Might be a DNS (domain name server) problem, Ingwe. This is a setting buried within the details of your internet connection, rather than the browser.

  • tony

    Richard Barnard conspiracy to blackmail is in connection to letters and e-mail sent to LaSalle limited demanding the eviction of Elbit

  • Clark

    There is no chance that the police would have pursued this without political direction. There is no way that the Crown Prosecution Service can claim this to be “in the public interest”. This is blatantly politically directed. Therefore there are no longer any separation of powers in the UK, and the UK can no longer claim to be a free country.

    Politics is fucked; time to rebel.

    • Justin

      “There is no chance that the police would have pursued this without political direction. There is no way that the Crown Prosecution Service can claim this to be “in the public interest”. This is blatantly politically directed.”

      Yes indeed. That’s what Kenny MacAskill said about Craig’s case in his speech on Press Freedom Day:

      “We have seen Craig Murray – a blogger, indeed a former British senior civil servant – now facing a prison sentence of 8 months – something that is not only shocking in itself, but also drives a coach and horses through a position brought in by the Scottish Government that there would be a presumption against the sentence of imprisonment for less than a year. The absence of criticism – their failure to comment – has in fact been quite shocking. And it’s not simply those cases brought by the crown; there’s been cases that have been pursued by the police where people so much as tweeting anything that might be seen as possibly identifying a witness have faced a knock on the door from the police. That is fundamentally damaging to Scottish democracy. It’s not what I expect, and it hasn’t come about by happenchance. It has been deliberate; it has been targeted; it has been driven by the Crown Office.”

      • AmyB

        “And it’s not simply those cases brought by the crown; there’s been cases that have been pursued by the police where people so much as tweeting anything that might be seen as possibly identifying a witness have faced a knock on the door from the police. “

        – unless you’re Kirsty Wark or Dani Garavelli, of course.

        • Justin

          Yeah, I think that’s what Kenny meant when he said “it has been targeted” – i.e. targeted at the people that the Lord Advocate (a member of Nicola’s Cabinet) has on his hit list. He (MacAskill) went on to say:

          “If we are to have a free press, then there has to be free reporting. That has to apply to bloggers as much as it applies to the mainstream press. That people have been charged in Scottish courts and have faced now possible terms of imprisonment for simply doing exactly the same as the mainstream press has done but not faced prosecution, is simply unacceptable.

          “… Because the position of the Lord Advocate in Scotland is no longer tenable. There has to be a separation of powers, of having one individual who is both the legal adviser to the Scottish Government, and also the head of the prosecution service in Scotland. That is no longer appropriate.”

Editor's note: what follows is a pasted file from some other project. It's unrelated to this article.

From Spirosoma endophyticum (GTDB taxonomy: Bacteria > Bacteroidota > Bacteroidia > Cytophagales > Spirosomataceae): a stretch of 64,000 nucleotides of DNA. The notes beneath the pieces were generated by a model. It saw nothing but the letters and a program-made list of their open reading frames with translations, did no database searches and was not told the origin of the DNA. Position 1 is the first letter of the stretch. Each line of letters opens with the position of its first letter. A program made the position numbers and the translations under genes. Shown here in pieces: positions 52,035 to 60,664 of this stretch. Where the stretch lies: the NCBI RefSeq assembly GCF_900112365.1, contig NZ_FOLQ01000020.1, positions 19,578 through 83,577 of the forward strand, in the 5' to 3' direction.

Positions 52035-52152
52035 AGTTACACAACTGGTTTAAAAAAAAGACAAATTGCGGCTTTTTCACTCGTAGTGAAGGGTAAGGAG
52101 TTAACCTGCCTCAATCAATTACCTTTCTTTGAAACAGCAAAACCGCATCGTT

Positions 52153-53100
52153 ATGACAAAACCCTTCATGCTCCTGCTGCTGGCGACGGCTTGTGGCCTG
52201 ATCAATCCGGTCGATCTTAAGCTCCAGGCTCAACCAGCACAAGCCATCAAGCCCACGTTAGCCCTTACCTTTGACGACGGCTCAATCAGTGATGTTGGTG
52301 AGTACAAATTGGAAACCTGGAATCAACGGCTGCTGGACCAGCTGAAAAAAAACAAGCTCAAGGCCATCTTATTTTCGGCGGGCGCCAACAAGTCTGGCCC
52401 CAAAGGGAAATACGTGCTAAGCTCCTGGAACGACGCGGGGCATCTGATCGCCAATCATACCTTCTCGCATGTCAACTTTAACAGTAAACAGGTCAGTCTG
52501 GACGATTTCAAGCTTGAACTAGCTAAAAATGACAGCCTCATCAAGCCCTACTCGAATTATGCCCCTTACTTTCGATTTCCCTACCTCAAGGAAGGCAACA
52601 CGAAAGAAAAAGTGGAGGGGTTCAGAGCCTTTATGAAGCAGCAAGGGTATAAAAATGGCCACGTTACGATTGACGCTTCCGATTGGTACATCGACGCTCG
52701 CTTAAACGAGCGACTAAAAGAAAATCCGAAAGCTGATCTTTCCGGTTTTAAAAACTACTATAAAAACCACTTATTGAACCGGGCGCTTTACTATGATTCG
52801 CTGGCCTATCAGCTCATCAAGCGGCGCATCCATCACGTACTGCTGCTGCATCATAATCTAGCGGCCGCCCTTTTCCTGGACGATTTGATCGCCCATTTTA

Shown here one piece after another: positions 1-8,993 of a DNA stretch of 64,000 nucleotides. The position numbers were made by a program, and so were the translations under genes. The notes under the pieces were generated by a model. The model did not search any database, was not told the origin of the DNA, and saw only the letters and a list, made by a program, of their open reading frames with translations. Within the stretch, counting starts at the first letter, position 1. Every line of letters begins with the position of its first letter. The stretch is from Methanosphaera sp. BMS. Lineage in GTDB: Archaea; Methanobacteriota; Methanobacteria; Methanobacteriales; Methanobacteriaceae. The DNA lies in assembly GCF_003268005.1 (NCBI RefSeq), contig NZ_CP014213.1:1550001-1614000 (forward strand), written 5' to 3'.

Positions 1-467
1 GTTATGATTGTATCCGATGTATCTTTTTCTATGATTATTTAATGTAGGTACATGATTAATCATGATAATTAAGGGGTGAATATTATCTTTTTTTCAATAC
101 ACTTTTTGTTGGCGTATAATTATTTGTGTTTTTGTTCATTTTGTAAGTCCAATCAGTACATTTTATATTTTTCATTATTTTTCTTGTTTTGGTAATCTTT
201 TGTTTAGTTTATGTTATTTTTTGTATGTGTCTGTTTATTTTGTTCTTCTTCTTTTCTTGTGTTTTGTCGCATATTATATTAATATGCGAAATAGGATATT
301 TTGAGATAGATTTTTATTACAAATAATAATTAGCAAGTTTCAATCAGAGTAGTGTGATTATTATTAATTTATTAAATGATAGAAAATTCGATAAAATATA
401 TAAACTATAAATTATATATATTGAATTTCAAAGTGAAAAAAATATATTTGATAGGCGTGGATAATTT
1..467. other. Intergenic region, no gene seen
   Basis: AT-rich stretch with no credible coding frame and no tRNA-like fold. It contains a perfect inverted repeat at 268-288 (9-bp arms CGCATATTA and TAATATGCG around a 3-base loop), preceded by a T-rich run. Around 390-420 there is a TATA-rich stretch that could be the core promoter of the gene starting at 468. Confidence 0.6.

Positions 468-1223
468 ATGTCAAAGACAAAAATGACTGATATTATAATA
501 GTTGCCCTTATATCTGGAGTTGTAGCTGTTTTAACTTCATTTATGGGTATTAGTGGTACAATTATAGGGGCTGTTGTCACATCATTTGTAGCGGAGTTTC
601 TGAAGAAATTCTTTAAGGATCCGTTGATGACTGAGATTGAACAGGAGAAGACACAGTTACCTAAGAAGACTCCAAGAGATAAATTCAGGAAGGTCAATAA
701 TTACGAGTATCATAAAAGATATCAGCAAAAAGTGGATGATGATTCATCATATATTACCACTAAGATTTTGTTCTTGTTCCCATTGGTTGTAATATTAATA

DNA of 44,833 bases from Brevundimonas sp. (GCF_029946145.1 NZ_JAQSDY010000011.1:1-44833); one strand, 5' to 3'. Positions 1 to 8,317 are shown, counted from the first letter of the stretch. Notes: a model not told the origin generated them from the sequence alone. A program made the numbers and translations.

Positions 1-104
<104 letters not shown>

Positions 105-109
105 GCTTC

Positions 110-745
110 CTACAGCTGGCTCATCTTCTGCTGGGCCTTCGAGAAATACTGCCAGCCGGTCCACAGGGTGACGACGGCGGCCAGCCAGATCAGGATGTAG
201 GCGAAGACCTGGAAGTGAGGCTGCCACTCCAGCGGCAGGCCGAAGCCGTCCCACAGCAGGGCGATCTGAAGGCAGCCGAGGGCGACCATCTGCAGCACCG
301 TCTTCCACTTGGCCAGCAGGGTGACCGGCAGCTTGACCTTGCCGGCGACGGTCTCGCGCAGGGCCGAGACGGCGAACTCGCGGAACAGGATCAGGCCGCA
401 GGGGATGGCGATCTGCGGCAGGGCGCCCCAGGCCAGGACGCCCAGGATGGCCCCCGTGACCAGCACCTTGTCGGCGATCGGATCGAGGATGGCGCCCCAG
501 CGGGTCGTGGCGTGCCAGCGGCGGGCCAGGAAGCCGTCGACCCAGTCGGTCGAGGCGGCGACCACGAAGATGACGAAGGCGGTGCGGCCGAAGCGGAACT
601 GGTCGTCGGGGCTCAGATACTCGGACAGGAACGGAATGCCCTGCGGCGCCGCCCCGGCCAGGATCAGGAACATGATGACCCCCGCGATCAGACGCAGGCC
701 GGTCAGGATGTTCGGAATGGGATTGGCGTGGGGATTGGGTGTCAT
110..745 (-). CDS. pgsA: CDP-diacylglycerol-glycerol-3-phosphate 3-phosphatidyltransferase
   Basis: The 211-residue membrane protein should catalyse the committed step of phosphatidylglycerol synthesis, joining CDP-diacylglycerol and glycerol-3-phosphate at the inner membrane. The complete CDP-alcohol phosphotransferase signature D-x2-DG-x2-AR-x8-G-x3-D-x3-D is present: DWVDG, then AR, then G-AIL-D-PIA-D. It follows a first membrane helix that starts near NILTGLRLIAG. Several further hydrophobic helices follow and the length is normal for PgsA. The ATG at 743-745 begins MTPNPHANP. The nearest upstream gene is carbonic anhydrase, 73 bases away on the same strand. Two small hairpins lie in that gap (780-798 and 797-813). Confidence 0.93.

• Tom Welsh

      “…the UK can no longer claim to be a free country”.

      As far as I know, no one who understood the way things work has ever tried to persuade another such person that Britain is, or ever has been a free country.

      Such propaganda is for the broad masses – who, it must be admitted, eat it up with great relish.

  • Republicofscotland

    In my opinion the blood of the Palestinian folk lies on the hands of present and previous US presidents anyone of them could’ve if not bartered a deal for a two-state solution, at the very least they could’ve stopped the unlawful new settlements that are reducing lands that the Palestinian people have lived on rightfully and lawfully for centuries.

    The Great Satan (USA) has no political will to do either, and the suffering will continue, and the world will watch on with the corporate media reporting it as if the slaughter and persecution of the Palestinian folk is somehow an equal war between them and Israel, when the that description of it couldn’t be further from the truth. Shame on the EUN and the UN for normalising the oppression of the Palestinian folk, Israel is allowed to attend World Football Cups, UEFA Cups, the Eurovision Song Contest etc, as though it weren’t doing anything out of the ordinary.

    As for Richard Barnard of Palestine Action, the UK government is pro-Israeli so any dissent even of this nature will be twisted to find a way to imprison the man.

    • `Carlyle+Moulton

      A good portion of the culpability for the plight of the Palestinians belongs to the UK.

      The UK collaborated with Jewish militias in putting down the Palestinian revolt of 1936 to 1939 so the UK knew of the of the existence of these militias. In 1948 these militias outmanned and outgunned all the armies of the surrounding Muslim states.
      It is not that the problem in Israel is Palestinian terrorists it is that the problem in Palestine is terrorist Jews.

      It is time to reassess the events of 1948 as several war crimes by Israel, the murder of 7,000 Palestinians by Jewish death squads to encourage 700,000 to flee. The 700,000 did not flee because Arab radio stations told them to do so but because Jewish death squads told them that they would be killed if they did not flee and then killed 1% to emphasise their point.